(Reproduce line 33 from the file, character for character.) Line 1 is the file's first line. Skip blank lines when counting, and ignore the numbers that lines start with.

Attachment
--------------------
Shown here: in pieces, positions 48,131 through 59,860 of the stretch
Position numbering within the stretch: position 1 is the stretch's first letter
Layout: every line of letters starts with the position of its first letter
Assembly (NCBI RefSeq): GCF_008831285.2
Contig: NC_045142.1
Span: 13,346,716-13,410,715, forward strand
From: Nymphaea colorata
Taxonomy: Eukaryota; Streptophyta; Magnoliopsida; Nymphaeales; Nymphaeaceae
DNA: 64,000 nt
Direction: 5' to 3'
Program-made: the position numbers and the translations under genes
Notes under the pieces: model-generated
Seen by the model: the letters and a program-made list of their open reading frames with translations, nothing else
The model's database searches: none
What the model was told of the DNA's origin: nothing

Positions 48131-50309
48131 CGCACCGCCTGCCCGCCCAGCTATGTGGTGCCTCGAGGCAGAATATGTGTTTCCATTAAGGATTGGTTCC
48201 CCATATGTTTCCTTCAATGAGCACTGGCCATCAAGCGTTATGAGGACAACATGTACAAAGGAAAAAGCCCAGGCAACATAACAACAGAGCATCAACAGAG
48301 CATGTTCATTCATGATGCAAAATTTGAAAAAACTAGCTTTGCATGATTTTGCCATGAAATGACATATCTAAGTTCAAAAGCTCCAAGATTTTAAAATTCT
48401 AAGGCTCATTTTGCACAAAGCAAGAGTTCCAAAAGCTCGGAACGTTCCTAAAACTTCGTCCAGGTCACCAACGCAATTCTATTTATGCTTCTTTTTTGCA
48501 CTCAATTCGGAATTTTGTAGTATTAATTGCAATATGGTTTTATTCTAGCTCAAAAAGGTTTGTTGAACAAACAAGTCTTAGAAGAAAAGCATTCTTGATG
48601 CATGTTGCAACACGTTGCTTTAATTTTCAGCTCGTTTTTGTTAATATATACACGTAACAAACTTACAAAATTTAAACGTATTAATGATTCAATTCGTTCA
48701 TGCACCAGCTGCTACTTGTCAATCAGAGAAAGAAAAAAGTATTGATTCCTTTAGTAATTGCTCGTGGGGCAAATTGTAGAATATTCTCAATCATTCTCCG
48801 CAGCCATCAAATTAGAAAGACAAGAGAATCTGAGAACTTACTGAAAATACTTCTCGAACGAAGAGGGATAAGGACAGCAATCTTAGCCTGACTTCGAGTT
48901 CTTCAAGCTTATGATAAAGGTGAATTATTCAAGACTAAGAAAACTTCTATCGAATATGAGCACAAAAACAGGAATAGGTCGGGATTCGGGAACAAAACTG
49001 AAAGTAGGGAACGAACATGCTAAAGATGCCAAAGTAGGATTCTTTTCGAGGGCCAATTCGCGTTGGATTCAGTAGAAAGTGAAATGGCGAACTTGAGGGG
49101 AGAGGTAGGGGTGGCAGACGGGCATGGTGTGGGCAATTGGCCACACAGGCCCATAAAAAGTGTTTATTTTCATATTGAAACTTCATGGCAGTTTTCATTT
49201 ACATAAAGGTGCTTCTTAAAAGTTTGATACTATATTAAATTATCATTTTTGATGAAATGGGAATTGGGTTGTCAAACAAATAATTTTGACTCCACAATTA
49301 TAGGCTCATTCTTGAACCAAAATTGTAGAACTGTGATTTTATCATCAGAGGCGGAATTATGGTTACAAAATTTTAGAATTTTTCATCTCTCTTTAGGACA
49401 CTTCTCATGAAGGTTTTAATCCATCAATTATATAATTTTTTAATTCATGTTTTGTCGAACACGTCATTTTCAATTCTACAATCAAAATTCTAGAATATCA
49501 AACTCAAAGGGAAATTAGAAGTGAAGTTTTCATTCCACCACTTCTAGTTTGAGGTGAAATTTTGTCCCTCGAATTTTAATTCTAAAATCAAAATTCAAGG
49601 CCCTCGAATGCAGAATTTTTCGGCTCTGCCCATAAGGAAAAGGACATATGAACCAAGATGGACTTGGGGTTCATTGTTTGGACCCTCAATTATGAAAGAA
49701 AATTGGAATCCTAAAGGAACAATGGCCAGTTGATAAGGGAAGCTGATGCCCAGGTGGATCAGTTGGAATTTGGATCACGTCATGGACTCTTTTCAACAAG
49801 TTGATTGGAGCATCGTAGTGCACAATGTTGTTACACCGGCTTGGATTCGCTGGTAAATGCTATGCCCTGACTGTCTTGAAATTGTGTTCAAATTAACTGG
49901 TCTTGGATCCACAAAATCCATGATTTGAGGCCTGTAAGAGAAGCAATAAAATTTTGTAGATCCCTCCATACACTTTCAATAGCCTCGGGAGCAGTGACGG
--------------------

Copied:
49701 AATTGGAATCCTAAAGGAACAATGGCCAGTTGATAAGGGAAGCTGATGCCCAGGTGGATCAGTTGGAATTTGGATCACGTCATGGACTCTTTTCAACAAG